Images surface of a prototype iPhone 15 Pro Max before Apple scrapped a major change

Images surface of a prototype iPhone 15 Pro Max before Apple scrapped a major change
While this was one of the rare times that TF International's Apple analyst Ming-Chi Kuo was wr-wr-wr-wrong (read in Arthur Fonzarelli's voice), only one month after the iPhone 14 line was released, Kuo said to expect a lack of mechanical buttons on the iPhone 15 Pro and iPhone 15 Pro Max models. Instead of pressing a physical button and eventually wearing down the mechanical parts, Kuo said that Apple would equip the 2023 Pro series with haptic buttons that would react to touch and respond with haptic feedback.

Apple is reportedly planning to use capacitive buttons for the upcoming iPhone 16 series

Kuo was almost right as Apple built prototypes with the new buttons, but technical issues forced the company to ditch the idea and return to physical buttons. Apple is reportedly considering the solid-state buttons for the iPhone 16 Pro and iPhone 16 Pro Max models. Back in January, Apple supposedly tested four button configurations including a unified volume button with a small Action Button, a unified volume button with a large Action Button and a Capture Button, and separate volume buttons with a large Action Button and a Capture Button flush with the frame.

Thanks to a collector of Apple prototype devices, AppleInsider was able to obtain images of an iPhone 15 Pro Max prototype that includes the solid-state power and volume buttons. The design with the new haptic buttons was known inside Apple as Project Bongo. The device that was the subject of the photos was an EVT prototype which is a running prototype tested to verify that the design meets certain specs and design targets.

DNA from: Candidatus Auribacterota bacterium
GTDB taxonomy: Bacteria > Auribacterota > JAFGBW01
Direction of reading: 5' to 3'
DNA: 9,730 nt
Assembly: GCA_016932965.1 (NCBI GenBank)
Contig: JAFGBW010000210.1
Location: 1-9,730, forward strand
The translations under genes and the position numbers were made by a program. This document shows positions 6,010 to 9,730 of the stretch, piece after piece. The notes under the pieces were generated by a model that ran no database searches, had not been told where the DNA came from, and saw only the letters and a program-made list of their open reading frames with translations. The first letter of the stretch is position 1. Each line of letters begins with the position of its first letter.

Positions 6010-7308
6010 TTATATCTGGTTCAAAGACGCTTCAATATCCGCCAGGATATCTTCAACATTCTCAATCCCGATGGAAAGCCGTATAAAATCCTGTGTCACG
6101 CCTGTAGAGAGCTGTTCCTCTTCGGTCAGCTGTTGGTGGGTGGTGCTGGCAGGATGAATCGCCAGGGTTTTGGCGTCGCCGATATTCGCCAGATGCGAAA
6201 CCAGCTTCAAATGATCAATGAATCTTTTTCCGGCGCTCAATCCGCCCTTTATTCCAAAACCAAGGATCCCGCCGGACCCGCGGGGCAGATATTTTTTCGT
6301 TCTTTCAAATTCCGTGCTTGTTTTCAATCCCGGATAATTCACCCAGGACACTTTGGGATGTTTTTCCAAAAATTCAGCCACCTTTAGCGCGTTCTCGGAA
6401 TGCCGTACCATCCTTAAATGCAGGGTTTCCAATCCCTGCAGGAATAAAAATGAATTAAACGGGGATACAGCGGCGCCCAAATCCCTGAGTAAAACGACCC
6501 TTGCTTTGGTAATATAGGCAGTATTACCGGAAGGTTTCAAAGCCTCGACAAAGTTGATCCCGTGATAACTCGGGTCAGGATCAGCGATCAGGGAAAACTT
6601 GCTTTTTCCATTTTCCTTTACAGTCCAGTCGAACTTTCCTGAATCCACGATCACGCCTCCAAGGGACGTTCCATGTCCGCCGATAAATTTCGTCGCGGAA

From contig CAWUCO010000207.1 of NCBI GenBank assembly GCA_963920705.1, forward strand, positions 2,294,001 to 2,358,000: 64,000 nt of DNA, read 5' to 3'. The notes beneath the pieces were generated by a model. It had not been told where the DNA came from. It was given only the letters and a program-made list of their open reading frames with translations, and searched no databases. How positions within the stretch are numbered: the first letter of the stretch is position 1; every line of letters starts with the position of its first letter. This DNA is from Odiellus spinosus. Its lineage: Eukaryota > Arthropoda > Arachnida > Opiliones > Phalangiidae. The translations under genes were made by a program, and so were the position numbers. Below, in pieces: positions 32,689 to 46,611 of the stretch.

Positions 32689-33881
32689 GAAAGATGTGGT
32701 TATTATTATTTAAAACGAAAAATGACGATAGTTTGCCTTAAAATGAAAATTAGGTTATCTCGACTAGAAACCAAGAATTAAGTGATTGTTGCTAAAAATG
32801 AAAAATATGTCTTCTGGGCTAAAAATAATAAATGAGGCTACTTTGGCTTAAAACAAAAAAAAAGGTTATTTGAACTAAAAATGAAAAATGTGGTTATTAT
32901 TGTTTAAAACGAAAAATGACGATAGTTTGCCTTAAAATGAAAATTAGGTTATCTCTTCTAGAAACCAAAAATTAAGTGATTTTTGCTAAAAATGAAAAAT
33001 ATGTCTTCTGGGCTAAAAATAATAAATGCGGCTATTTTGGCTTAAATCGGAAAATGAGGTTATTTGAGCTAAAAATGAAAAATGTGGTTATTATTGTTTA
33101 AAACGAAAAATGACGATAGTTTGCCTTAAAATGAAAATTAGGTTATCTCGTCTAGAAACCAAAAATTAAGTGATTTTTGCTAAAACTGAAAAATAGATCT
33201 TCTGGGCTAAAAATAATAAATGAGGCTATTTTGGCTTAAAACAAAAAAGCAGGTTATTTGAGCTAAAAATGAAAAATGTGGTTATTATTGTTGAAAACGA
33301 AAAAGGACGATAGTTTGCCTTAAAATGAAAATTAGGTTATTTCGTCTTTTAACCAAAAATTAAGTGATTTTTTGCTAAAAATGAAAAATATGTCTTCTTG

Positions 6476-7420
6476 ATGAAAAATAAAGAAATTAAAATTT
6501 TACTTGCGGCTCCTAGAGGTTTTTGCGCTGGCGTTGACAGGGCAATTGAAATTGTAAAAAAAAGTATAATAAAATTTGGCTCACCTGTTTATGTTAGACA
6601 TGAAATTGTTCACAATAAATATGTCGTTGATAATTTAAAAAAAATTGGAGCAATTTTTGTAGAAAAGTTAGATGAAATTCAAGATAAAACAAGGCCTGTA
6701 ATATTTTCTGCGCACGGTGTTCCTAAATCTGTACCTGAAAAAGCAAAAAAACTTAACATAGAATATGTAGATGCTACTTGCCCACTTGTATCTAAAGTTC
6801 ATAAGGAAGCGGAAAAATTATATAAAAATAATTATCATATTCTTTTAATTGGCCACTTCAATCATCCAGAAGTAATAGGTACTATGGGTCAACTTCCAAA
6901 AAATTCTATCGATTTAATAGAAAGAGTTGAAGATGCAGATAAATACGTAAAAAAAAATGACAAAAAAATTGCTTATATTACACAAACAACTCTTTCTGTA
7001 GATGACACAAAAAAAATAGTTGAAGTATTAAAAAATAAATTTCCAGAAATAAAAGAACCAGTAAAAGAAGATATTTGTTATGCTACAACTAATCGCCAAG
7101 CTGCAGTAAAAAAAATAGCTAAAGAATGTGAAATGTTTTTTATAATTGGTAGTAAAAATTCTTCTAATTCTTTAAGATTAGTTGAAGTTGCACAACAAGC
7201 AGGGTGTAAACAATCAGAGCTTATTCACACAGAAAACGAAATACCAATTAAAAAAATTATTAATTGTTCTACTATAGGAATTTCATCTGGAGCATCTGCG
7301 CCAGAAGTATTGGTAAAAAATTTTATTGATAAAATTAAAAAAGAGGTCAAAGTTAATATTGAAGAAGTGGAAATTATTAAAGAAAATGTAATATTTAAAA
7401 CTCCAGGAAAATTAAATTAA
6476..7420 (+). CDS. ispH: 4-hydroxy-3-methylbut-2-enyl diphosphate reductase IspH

Later prototype versions of the iPhone 15 Pro and iPhone 15 Pro Max swapped out the haptic buttons for the mechanical kind. The Action button, which runs a pre-selected task with the push of the button, always was mechanical and the only change made was to make it rounder and wider.

The haptic buttons that were being tested for the iPhone 15 Pro series were designed for the user to feel feedback and hear a clicking sound when the button was pressed. Because the haptic feedback was also felt when the button was released, the user felt as though he was using a mechanical button. As long as the phone had enough juice to display the charging indicator, the user could still feel the feedback from the button.

You might ask why would Apple design a haptic button that felt like the mechanical button that it was to replace. The answer is that mechanical buttons get worn out from repeated use. Apple did use a solid-state home button on the iPhone 7 although this button did not move like the haptic buttons on the iPhone 15 Pro Max prototype.

Will the new Capture button be capacitive or mechanical?

The haptic buttons worked by using gauges to detect pressure which caused the resistance in an electrical circuit to change. Changes in the resistance were measured to determine which part of the unified volume button was pressed so that the device could respond to a request from the user to raise the volume or lower it. When the button was pressed a signal would travel to the main logic board.

The Capture button being added to all four new iPhone 16 models this year, which has the capabilities of a shutter button and more (users will allegedly be allowed to swipe on the button to zoom in or zoom out) is rumored to be capacitive and will be found under the power button. According to Economic Daily as recently as May, Apple placed a large order with Advanced Semiconductor Engineering (ASE) for capacitive buttons that will be used to replace the mechanical buttons on the upcoming iPhone 16 series. 

I don't know how you feel about using haptic buttons and for many, it probably won't make any difference. Most iPhone users probably trade in their old devices before the buttons become unusable. We will surely find out what Apple's intentions are in September when the iPhone 16 series is unveiled. Believe it or not, that is only two months away.

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